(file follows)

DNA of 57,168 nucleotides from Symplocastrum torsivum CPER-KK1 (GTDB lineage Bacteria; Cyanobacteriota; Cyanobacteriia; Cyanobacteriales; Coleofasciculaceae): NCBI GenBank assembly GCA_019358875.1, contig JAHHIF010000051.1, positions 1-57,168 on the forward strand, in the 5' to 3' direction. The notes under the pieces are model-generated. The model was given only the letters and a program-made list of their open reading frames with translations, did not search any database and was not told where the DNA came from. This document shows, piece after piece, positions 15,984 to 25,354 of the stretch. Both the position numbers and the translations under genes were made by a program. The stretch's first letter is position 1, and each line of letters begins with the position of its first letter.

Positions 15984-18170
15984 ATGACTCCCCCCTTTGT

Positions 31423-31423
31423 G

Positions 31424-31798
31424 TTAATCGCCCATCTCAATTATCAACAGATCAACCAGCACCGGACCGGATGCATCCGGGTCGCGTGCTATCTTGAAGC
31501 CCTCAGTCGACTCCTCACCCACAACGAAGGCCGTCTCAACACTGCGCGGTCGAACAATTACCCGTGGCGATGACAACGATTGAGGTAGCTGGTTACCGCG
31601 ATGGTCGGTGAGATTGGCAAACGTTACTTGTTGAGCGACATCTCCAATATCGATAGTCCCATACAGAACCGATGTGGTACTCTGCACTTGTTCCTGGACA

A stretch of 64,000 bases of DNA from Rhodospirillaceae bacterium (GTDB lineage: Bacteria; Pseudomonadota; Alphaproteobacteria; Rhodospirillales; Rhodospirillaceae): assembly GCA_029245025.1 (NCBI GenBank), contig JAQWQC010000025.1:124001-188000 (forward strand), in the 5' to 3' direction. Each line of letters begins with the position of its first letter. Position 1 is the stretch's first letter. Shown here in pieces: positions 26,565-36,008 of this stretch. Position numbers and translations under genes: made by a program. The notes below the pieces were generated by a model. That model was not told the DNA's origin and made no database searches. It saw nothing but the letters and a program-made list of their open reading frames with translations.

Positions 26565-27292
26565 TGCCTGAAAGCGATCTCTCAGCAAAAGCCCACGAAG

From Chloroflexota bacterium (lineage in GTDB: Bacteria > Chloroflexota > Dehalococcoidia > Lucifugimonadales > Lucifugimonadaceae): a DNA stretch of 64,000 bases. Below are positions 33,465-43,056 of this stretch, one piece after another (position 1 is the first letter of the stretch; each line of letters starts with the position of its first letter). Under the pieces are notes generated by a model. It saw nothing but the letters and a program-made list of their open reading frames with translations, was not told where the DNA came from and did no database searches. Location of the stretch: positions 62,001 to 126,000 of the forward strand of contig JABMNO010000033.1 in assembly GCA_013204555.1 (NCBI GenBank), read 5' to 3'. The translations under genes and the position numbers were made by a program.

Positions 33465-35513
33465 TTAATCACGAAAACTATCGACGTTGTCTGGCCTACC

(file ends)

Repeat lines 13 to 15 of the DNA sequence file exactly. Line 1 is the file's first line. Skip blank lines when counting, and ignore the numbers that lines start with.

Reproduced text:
From Chloroflexota bacterium (lineage in GTDB: Bacteria > Chloroflexota > Dehalococcoidia > Lucifugimonadales > Lucifugimonadaceae): a DNA stretch of 64,000 bases. Below are positions 33,465-43,056 of this stretch, one piece after another (position 1 is the first letter of the stretch; each line of letters starts with the position of its first letter). Under the pieces are notes generated by a model. It saw nothing but the letters and a program-made list of their open reading frames with translations, was not told where the DNA came from and did no database searches. Location of the stretch: positions 62,001 to 126,000 of the forward strand of contig JABMNO010000033.1 in assembly GCA_013204555.1 (NCBI GenBank), read 5' to 3'. The translations under genes and the position numbers were made by a program.

Positions 33465-35513
33465 TTAATCACGAAAACTATCGACGTTGTCTGGCCTACC